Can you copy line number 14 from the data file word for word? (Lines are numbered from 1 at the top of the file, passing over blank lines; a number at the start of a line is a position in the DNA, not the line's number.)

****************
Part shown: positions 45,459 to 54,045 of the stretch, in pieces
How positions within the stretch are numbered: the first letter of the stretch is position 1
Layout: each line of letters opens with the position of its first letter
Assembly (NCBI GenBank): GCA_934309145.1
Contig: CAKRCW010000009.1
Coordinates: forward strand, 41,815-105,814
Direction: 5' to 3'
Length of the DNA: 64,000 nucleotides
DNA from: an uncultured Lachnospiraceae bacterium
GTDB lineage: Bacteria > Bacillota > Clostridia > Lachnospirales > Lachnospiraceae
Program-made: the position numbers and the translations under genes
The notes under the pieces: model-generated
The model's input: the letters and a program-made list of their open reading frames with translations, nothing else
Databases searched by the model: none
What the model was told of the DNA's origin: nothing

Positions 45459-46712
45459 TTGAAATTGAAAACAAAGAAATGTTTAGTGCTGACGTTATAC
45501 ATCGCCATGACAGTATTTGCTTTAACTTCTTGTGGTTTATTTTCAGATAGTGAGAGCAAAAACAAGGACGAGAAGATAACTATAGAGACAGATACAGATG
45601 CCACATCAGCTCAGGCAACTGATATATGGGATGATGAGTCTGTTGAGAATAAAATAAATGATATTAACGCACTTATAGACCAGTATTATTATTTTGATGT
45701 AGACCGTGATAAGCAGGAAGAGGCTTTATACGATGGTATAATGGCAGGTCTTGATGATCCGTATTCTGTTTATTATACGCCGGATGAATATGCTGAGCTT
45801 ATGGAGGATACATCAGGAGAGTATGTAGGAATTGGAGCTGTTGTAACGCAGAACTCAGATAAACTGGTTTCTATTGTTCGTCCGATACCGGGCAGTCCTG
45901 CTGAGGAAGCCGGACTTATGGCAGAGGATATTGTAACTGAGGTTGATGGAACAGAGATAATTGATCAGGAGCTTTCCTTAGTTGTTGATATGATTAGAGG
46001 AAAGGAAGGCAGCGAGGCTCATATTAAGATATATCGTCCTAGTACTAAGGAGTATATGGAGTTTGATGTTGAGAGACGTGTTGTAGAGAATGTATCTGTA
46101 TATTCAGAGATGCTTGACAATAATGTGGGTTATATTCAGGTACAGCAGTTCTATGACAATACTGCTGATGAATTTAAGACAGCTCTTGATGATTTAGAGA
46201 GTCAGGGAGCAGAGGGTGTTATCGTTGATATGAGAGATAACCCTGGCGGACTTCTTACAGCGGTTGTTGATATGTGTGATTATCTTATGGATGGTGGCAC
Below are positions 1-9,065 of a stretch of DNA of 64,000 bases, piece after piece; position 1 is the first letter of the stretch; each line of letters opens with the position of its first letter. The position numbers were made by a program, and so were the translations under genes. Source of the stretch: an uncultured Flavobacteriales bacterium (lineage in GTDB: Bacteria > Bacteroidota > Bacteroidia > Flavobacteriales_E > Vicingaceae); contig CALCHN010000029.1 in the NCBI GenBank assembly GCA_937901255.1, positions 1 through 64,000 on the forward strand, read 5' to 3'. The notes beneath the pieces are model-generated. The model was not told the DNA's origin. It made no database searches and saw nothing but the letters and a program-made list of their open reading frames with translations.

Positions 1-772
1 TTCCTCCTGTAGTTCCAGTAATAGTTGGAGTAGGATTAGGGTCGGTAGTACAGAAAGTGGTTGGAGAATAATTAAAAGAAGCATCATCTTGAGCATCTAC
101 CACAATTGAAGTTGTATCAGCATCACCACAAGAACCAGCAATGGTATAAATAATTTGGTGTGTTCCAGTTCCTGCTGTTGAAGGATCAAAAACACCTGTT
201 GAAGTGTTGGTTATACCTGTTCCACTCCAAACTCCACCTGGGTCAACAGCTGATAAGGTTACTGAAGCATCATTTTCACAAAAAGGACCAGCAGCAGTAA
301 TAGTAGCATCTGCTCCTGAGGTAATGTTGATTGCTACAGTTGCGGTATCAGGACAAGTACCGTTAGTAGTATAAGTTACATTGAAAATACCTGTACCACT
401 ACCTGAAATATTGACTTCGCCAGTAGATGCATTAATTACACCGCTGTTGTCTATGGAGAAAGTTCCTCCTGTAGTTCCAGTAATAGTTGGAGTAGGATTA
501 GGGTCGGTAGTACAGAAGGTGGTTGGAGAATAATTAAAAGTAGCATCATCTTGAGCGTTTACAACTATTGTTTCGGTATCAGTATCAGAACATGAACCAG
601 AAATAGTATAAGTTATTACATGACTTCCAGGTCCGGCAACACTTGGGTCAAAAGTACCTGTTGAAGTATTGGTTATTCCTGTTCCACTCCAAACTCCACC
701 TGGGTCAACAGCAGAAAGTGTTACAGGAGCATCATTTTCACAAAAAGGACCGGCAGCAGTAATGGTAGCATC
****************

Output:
Databases searched by the model: none